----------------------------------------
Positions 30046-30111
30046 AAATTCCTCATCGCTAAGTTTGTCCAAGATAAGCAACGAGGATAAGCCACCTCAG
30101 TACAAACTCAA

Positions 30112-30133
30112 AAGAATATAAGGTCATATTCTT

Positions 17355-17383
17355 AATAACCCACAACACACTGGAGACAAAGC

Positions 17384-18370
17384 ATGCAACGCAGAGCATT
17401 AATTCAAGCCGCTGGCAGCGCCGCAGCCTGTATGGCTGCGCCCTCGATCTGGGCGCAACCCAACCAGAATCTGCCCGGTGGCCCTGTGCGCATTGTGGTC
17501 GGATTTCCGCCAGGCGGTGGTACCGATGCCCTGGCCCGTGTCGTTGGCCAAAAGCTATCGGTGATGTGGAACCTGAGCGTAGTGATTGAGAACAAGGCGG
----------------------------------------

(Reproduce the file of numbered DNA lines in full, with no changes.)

Positions 30046-30111
30046 AAATTCCTCATCGCTAAGTTTGTCCAAGATAAGCAACGAGGATAAGCCACCTCAG
30101 TACAAACTCAA

Positions 30112-30133
30112 AAGAATATAAGGTCATATTCTT

Positions 17355-17383
17355 AATAACCCACAACACACTGGAGACAAAGC

Positions 17384-18370
17384 ATGCAACGCAGAGCATT
17401 AATTCAAGCCGCTGGCAGCGCCGCAGCCTGTATGGCTGCGCCCTCGATCTGGGCGCAACCCAACCAGAATCTGCCCGGTGGCCCTGTGCGCATTGTGGTC
17501 GGATTTCCGCCAGGCGGTGGTACCGATGCCCTGGCCCGTGTCGTTGGCCAAAAGCTATCGGTGATGTGGAACCTGAGCGTAGTGATTGAGAACAAGGCGG